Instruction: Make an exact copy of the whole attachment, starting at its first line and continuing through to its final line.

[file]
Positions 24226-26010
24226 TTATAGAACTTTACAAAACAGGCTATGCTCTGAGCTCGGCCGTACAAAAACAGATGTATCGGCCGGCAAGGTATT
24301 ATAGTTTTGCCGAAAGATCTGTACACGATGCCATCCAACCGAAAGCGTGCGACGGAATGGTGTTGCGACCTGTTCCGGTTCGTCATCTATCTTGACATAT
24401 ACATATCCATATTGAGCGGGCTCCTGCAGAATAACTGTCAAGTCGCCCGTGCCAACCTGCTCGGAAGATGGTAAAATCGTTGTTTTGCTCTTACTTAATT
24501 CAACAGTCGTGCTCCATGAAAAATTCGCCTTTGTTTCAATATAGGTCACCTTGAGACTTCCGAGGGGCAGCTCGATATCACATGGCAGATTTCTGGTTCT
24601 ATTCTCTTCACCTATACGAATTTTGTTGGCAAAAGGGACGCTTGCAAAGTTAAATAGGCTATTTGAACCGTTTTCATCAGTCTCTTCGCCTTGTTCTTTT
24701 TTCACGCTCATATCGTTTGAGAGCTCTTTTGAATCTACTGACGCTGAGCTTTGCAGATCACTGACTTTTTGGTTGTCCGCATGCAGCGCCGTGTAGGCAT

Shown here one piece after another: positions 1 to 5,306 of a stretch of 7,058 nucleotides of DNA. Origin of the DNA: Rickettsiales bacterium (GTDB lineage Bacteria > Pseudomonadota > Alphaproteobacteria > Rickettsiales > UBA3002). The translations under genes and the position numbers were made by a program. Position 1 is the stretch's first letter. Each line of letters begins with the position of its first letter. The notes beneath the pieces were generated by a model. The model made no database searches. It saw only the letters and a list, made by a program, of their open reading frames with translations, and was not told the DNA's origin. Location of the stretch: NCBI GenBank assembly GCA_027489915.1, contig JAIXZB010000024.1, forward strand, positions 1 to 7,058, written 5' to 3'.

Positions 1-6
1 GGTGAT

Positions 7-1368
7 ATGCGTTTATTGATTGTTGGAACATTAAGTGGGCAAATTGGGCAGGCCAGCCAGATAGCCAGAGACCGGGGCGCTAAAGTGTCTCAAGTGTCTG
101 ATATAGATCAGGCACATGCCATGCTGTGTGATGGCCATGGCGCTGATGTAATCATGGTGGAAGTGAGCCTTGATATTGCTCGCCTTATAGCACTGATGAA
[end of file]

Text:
Positions 24226-26010
24226 TTATAGAACTTTACAAAACAGGCTATGCTCTGAGCTCGGCCGTACAAAAACAGATGTATCGGCCGGCAAGGTATT
24301 ATAGTTTTGCCGAAAGATCTGTACACGATGCCATCCAACCGAAAGCGTGCGACGGAATGGTGTTGCGACCTGTTCCGGTTCGTCATCTATCTTGACATAT
24401 ACATATCCATATTGAGCGGGCTCCTGCAGAATAACTGTCAAGTCGCCCGTGCCAACCTGCTCGGAAGATGGTAAAATCGTTGTTTTGCTCTTACTTAATT
24501 CAACAGTCGTGCTCCATGAAAAATTCGCCTTTGTTTCAATATAGGTCACCTTGAGACTTCCGAGGGGCAGCTCGATATCACATGGCAGATTTCTGGTTCT
24601 ATTCTCTTCACCTATACGAATTTTGTTGGCAAAAGGGACGCTTGCAAAGTTAAATAGGCTATTTGAACCGTTTTCATCAGTCTCTTCGCCTTGTTCTTTT
24701 TTCACGCTCATATCGTTTGAGAGCTCTTTTGAATCTACTGACGCTGAGCTTTGCAGATCACTGACTTTTTGGTTGTCCGCATGCAGCGCCGTGTAGGCAT

Shown here one piece after another: positions 1 to 5,306 of a stretch of 7,058 nucleotides of DNA. Origin of the DNA: Rickettsiales bacterium (GTDB lineage Bacteria > Pseudomonadota > Alphaproteobacteria > Rickettsiales > UBA3002). The translations under genes and the position numbers were made by a program. Position 1 is the stretch's first letter. Each line of letters begins with the position of its first letter. The notes beneath the pieces were generated by a model. The model made no database searches. It saw only the letters and a list, made by a program, of their open reading frames with translations, and was not told the DNA's origin. Location of the stretch: NCBI GenBank assembly GCA_027489915.1, contig JAIXZB010000024.1, forward strand, positions 1 to 7,058, written 5' to 3'.

Positions 1-6
1 GGTGAT

Positions 7-1368
7 ATGCGTTTATTGATTGTTGGAACATTAAGTGGGCAAATTGGGCAGGCCAGCCAGATAGCCAGAGACCGGGGCGCTAAAGTGTCTCAAGTGTCTG
101 ATATAGATCAGGCACATGCCATGCTGTGTGATGGCCATGGCGCTGATGTAATCATGGTGGAAGTGAGCCTTGATATTGCTCGCCTTATAGCACTGATGAA